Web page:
The retrieved sequences were aligned in BioEdit with the CLUSTERW option. Phylogenetic analysis was conducted using MEGA version 5.0 (Arizona State University, AZ, USA) (Tamura et al., 2011) The Neighbor Joining method (Saitou et al., 1987) was used with the following options: pairwise-deletion, 1,000 bootstrap replications and Kimura 2-parameter. Pairwise deletion was chosen to retain all sites initially, then excluding them as necessary in the pairwise distance estimation. Substitutions of nucleotides were obtained by using the Kimura 2-parameter model. We also showed that synonymous substitutions per site (Ks) and non-synonymous substitutions per site (Ka) in VEGF[alpha] genes for individual species. In addition, pairwise distance was calculated by analyzing the nucleotide and amino acid similarity.

RNA extraction and cDNA synthesis

Trizol reagent (Invitrogen, Carlsbad, CA, USA) was used to extract total RNA from the tissue samples (skeletal muscle, kidney, thyroid, lung, appendix, colon, spinal cord, and heart) and leukocytes after exercise according to the Invitrogen manual. In order to prevent contamination of genomic DNA, RNase-free DNase kit (Qiagen) was used according to the manufacturer's manual. Total RNA quantification was performed using a NanoDrop ND-1000 Spectrophotometer (Thermo Scientific, Wilmington, DE, USA). The cDNAs were synthesized in a reaction with oligo-dT primers, moloney-murine leukemia virus (MMLV) reverse transcriptase (Promega, Madison, WI, USA), RNase inhibitor (Promega) and RNase-free dd[H.sub.2]O, which was incubated at 37[degrees]C for 4 h.

RT-PCR analysis of equine VEGF[alpha]

The horse VEGF[alpha] expression level was analyzed by reverse transcription-polymerase chain reaction (RT-PCR) amplification. The primers were designed using the PRIMER3 software (MIT, Cambridge, MA, USA, with an expected product size of 184 bp. To detect equine VEGF[alpha] mRNA, following primers were used: forward 5'-CTA CCT CCA CCA TGC CAA GT-3' and reverse 5'-CAC ACA GGA TGG CTT GAA GA-3'. The RT-PCR conditions were as follows: an initial step of 94[degrees]C for 10 min, 35 cycles of 94[degrees]C for 30 s, 60[degrees]C for 30 s, 72[degrees]C for 30 s, and a final step of 72[degrees]C for 10 min. RT-PCR products were analyzed with gel electrophoresis on a 2.0% SeaKem LE agarose gel (Lonza, NJ, USA). Equine GAPDH gene was used as a normalizer for RT-PCR.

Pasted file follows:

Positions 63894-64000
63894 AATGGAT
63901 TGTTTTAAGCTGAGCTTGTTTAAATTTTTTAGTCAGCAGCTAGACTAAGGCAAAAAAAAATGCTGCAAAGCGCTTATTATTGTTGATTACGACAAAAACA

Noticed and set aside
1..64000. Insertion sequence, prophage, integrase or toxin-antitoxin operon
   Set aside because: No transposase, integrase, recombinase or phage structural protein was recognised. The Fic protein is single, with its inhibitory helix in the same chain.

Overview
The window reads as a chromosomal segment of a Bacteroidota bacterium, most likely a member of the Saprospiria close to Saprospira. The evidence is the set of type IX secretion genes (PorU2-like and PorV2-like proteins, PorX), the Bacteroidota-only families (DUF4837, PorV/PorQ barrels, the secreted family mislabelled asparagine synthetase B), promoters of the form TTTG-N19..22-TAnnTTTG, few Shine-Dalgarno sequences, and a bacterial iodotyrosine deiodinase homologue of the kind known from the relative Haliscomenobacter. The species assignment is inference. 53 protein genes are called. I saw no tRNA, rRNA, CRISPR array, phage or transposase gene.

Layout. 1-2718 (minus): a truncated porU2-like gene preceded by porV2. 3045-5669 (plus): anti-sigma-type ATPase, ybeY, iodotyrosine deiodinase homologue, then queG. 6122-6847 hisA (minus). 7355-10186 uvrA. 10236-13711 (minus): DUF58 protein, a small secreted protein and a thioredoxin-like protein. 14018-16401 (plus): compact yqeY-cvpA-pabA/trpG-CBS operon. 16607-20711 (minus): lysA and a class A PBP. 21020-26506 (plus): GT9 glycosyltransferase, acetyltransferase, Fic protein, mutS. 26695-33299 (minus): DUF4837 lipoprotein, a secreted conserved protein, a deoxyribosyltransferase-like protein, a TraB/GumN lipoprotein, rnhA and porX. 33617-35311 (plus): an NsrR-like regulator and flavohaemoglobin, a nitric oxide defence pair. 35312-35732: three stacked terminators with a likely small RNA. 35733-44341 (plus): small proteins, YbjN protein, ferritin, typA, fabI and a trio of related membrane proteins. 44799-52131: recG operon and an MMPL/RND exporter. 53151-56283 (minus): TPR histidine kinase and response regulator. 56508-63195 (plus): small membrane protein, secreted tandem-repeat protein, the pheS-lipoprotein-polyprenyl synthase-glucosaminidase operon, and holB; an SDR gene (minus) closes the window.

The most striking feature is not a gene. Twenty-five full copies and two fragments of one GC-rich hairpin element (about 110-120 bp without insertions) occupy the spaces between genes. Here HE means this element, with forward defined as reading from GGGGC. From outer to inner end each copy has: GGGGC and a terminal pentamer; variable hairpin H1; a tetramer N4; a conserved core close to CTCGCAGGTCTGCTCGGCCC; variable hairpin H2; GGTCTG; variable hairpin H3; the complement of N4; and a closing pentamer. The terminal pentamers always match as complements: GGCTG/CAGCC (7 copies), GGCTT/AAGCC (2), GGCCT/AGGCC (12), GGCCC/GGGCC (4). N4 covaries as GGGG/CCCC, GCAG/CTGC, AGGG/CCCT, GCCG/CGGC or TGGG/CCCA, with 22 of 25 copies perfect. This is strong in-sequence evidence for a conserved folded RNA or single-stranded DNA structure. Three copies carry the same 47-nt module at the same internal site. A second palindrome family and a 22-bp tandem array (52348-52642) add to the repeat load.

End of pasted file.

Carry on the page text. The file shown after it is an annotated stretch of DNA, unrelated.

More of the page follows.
Quantitative PCR analysis of equine VEGF[alpha] expression and statistical analysis

The cDNA was analyzed by quantitative-PCR (qPCR) on BioRad CFX-96 (Bio-Rad, Hercules, CA, USA). Each reaction was performed in a total volume of 25 [micro]L with 14 [micro]L SYBR green master mix, 2 [micro]L (5 pmol) VEGF[alpha] forward primer, 2 [micro]L (5 pmol) reverse primer, 5 [micro]L distilled water and 2 [micro]L (50 ng/[micro]L) of the cDNA. The PCR conditions were as follows: pre-denaturation step at 94[degrees]C for 3 min, 39 cycles at 94[degrees]C for 10 s and at 60[degrees]C for 30 s, 72[degrees]C for 30 s, followed by 72[degrees]C for 10 min as a final step. Dissociation was accomplished in a condition at temperature increase from 55[degrees]C to 95[degrees]C over 25 min. Dissociation temperature increased in 0.5[degrees]C each. All samples were measured in triplicate to ensure reproducibility, and Ct value was calculated using the [2.sup.-[DELTA][DELTA]Ct method (Livak et al., 2001). Statistical significance was calculated by t-test. A p values of less than 0.05 were considered to indicate statistical significance.


Molecular structure and distribution of the equine VEGF[alpha] gene

In a previous study, we performed RNA-seq analyses to identify DEGs in response to exercise. Among the identified DEGs, we found that the transcript of VEGF[alpha] was expressed up to 2.59 folds higher after exercise (Park et al., 2012). As not much is known about the horse VEGF[alpha] gene, we retrieved horse VEGF[alpha] sequences from the Ensembl database and analyzed its molecular structure. We found that the gene had eight exons and was 696 bp long in horses (Figure 1A). When we examined the expression of VEGF[alpha] transcripts by RT-PCR in eight tissues, we found that all tissues ubiquitously expressed VEGF[alpha] transcripts. However, thyroid and lung tissue expressed the highest levels of VEGF[alpha] transcript whereas the skeletal muscle and appendix tissue expressed relatively low levels of VEGF[alpha] transcript (Figure 3).